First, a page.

by Calvin Ishee, Associate Publisher

When asked what they thought of the April 5, 2022 Pass Christian Board of Alderman meeting, a local resident responded with the “Jerry Springer Show.”

As seen in previous Board meetings over the past six months, meetings can quickly devolve into bitter personal attacks, long lasting diatribes and animosity.

In fact, many Pass Christian citizens have described this Mayor Board of Alderman as the most “divisive and dysfunctional” board in many years.

Ward 2 Alderwoman Regina Charlot expressed a great deal of frustration with not getting information requested from City Attorney Malcolm Jones in a timely manner, the City Administration’s failure to adhere to board approved policies, failure to provide agendas by Thursdays instead of Fridays, failure to stop adding last minute addendums to the agenda after it had been sent out (this week there were 8 addendums to the agenda), misuse of the Consent Agenda; which had 25 items on it, and other pet peeves.

Alderwoman Charlot offered additional comments, “I cant keep voting on stuff that I’m just getting right in front of me, we need to have information before us ahead of time’;  “It’s not fair to me or our constituents, how many times do I have to say this?”

Mayor Jimmy Rafferty responded, “We’re doing our very best.”

The mayor noted that due to the recent turnover in key personnel, it’s been very challenging to conduct business as usual.  The implication was once replacements have been hired and trained, the board could expect improvements to the various work functions in City Hall.

The next item of contention was the potential misuse of the Consent Agenda.

Although the Consent Agenda has historically been used to approve routine transactions, it has exploded to 25 items involving major expenditures, personnel matters, ratification actions and other matters that have traditionally been covered in the main agenda.

The difference is that if it’s listed on the regular agenda, the Mayor is required to read it before the public while Consent Agenda items are somewhat hidden in a cloak of other “routine” agenda items.

Both Alderwoman Charlot and Alderman-at-Large Kenny Torgeson questioned why so many key issues were placed on the Consent Agenda instead of the regular agenda. In fact of the 25 items placed on the Consent Agenda, 9 were questioned by Board members.

In the end, the City Administration agreed to put less items on the Consent Agenda.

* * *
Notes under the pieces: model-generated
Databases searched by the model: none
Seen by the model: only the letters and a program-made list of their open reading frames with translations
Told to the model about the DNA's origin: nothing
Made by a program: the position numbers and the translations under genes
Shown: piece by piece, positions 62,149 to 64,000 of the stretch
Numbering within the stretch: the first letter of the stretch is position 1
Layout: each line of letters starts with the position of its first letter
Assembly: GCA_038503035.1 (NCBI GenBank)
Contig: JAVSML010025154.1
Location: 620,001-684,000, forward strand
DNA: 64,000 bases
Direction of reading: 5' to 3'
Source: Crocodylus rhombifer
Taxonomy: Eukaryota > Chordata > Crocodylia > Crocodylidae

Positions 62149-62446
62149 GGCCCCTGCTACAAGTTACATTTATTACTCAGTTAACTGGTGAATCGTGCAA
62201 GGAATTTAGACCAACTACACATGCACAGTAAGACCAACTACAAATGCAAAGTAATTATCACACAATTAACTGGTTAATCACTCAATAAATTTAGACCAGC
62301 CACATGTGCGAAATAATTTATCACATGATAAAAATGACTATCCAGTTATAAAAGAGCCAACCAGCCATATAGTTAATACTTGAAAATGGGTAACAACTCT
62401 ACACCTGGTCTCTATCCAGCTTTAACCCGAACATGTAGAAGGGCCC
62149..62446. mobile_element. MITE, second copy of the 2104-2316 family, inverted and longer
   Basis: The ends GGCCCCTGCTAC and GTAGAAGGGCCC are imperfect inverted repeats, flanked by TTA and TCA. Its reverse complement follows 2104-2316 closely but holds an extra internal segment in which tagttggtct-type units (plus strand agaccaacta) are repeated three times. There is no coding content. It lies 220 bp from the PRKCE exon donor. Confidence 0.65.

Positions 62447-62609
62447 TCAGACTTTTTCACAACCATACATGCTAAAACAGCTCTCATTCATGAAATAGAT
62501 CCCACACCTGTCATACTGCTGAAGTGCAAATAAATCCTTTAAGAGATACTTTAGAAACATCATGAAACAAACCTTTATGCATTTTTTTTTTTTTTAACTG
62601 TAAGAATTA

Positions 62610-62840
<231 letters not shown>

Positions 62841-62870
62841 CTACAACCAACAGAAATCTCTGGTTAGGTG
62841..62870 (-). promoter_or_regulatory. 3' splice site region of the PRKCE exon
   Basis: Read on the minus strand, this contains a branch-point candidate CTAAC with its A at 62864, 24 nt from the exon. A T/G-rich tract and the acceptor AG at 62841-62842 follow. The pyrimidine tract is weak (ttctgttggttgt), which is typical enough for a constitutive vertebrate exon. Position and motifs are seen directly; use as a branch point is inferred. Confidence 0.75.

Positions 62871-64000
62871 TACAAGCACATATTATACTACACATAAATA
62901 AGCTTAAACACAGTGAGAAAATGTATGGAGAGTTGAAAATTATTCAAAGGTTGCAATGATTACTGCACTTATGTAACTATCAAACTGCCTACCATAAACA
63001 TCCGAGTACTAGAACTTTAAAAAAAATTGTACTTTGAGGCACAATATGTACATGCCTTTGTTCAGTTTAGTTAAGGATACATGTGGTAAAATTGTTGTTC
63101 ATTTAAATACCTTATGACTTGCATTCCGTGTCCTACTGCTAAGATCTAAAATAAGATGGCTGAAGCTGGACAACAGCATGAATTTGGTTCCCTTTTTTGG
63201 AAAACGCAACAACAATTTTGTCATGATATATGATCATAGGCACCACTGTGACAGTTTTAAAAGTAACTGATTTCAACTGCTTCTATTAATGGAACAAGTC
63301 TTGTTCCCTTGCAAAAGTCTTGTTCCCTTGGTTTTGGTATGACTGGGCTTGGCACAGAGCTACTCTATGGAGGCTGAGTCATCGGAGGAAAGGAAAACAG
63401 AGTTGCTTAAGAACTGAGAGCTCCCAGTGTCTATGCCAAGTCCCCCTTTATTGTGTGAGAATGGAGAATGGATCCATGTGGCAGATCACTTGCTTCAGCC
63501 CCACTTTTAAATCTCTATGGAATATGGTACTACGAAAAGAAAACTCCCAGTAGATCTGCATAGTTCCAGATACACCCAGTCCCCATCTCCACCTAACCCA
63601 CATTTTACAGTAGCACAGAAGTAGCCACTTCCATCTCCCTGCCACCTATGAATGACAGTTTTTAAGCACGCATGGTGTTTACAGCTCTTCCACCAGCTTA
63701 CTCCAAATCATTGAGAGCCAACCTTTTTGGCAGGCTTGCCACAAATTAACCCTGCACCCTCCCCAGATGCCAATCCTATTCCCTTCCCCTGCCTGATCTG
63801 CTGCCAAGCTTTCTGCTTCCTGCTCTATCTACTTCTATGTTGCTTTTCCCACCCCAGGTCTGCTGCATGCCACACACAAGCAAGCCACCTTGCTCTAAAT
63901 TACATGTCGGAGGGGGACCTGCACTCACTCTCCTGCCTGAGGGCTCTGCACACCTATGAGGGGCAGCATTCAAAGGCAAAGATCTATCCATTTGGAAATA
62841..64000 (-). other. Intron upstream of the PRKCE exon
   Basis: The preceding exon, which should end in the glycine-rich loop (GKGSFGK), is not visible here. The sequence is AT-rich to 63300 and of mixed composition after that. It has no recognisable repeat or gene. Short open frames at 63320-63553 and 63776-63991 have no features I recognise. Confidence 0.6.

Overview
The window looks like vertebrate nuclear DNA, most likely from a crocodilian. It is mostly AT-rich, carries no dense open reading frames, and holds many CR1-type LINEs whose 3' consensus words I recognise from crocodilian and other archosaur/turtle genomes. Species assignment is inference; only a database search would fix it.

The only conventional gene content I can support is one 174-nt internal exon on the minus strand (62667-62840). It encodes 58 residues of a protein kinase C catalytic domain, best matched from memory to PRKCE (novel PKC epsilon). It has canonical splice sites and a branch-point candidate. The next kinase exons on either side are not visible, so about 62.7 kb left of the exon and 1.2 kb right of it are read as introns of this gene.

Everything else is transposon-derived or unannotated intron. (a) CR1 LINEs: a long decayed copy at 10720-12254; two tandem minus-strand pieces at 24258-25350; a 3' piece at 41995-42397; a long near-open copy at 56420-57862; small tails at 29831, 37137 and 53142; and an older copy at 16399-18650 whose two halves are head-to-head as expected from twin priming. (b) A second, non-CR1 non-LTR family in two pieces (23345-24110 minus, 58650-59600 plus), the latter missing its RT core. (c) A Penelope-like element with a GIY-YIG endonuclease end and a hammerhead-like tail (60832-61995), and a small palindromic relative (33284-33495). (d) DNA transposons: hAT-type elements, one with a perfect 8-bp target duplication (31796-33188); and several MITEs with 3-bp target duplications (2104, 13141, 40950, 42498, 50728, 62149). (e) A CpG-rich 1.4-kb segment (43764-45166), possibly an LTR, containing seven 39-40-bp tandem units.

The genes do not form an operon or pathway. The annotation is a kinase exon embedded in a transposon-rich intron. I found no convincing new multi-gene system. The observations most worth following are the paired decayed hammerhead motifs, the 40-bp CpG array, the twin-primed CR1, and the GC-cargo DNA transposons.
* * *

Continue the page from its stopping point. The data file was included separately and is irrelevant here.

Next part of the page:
As noted by Alderwoman Charlot, as a matter of transparency, it’s better to limit the use of the Consent Agenda for routine matters.

Unfortunately, the raucous and tension filled meeting took away from the approval of other more positive matters; such as the 2022 Pass Christian Blessing of The Fleet, a Proclamation celebrating and paying tribute to the Naval Construction Battalion for 80 years of outstanding service to our nation, approval of $38k for work projects in Ward 4, appointment of Candace Hall to the Historic Preservation Commission, special recognition of Margaret Jean Kalif, Tom Duffy and Ward 3 Alderman Kirk Kimball for their outstanding efforts to rid the City of blighted properties and to improve the overall appearance of The Pass, approval of the Animal Control Ordinance designed to prevent future abuses of dogs and cats alike and the acceptance of a $1,299.80 from Donald Rafferty and others from the local tennis club for an Eagle Scout project to paint the tank next to the City Tennis Courts on Second Street.

The meeting culminated with another Executive Session “to discuss strategy sessions concerning a matter with the Civil Service Commission with prospective litigation or issuance of an appealable order when an open meeting would have a detrimental effect on the litigating position of the City.”

The Board made it clear that this was not a “personnel matter.”

After a lengthy deliberation, the Board returned with a vote of 4-1, to take action on something that the Board felt the public didn’t have the right to know about.

The only dissenting vote came from Alderwoman Charlot.

Historically upon coming out of an Executive Session, the City Attorney normally explains the action taken during an Executive Session (e.g. employee suspensions and terminations), however in this case, he didn’t.

City Attorney Malcom Jones simply stated that “A majority of the Board has decided to move forward with the recommendation as it pertains to the Civil Service Commission.”

When asked why he didn’t provide any further details as he has in the past, Jones commented, “That’s what they (the Board) told me to say.”

According to an attorney for the Mississippi Ethics Commission, although the Board didn’t have to legally reveal their actions at that time, he did say that it is standard practice throughout the state of Mississippi to inform the public on all actions taken during a closed Executive Session.

He then stated that Mississippi state statute does require the City to include this in the minutes from the Executive Session,  which must include listing: those present in the meeting, the results of the vote to include listing the vote by Board member and the action specifically taken.  The minutes must then be produced and made public within 30 calendar days.

Therefore the public will be forced to wait up to 30 days to find out what really happened “behind closed doors.”

If you want to see for yourself how your City leaders are running Pass Christian, you might want to attend the next Board meeting on April 19, 2022, 6 p.m. at the City Hall Auditorium/CourtRoom or you can live stream it live on the City of Pass Christian’s Facebook page to follow through livestream.